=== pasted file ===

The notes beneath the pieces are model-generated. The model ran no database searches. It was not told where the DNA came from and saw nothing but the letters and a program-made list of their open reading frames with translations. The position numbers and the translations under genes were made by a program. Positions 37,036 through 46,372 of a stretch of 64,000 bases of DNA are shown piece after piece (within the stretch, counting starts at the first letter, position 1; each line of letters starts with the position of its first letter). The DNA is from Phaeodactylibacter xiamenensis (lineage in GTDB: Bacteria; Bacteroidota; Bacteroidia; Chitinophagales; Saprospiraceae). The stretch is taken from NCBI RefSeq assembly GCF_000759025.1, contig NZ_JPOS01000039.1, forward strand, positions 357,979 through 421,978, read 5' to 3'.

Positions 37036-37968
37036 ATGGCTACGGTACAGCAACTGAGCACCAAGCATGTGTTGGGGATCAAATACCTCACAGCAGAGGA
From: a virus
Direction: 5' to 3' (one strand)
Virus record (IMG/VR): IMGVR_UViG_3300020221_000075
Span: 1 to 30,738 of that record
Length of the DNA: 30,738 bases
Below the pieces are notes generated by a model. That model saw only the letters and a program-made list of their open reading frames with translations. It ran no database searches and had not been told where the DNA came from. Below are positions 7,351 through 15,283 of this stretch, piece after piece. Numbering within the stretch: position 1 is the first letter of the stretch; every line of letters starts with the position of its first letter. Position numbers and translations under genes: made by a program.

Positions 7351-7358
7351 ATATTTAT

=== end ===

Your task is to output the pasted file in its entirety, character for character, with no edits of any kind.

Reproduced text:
The notes beneath the pieces are model-generated. The model ran no database searches. It was not told where the DNA came from and saw nothing but the letters and a program-made list of their open reading frames with translations. The position numbers and the translations under genes were made by a program. Positions 37,036 through 46,372 of a stretch of 64,000 bases of DNA are shown piece after piece (within the stretch, counting starts at the first letter, position 1; each line of letters starts with the position of its first letter). The DNA is from Phaeodactylibacter xiamenensis (lineage in GTDB: Bacteria; Bacteroidota; Bacteroidia; Chitinophagales; Saprospiraceae). The stretch is taken from NCBI RefSeq assembly GCF_000759025.1, contig NZ_JPOS01000039.1, forward strand, positions 357,979 through 421,978, read 5' to 3'.

Positions 37036-37968
37036 ATGGCTACGGTACAGCAACTGAGCACCAAGCATGTGTTGGGGATCAAATACCTCACAGCAGAGGA
From: a virus
Direction: 5' to 3' (one strand)
Virus record (IMG/VR): IMGVR_UViG_3300020221_000075
Span: 1 to 30,738 of that record
Length of the DNA: 30,738 bases
Below the pieces are notes generated by a model. That model saw only the letters and a program-made list of their open reading frames with translations. It ran no database searches and had not been told where the DNA came from. Below are positions 7,351 through 15,283 of this stretch, piece after piece. Numbering within the stretch: position 1 is the first letter of the stretch; every line of letters starts with the position of its first letter. Position numbers and translations under genes: made by a program.

Positions 7351-7358
7351 ATATTTAT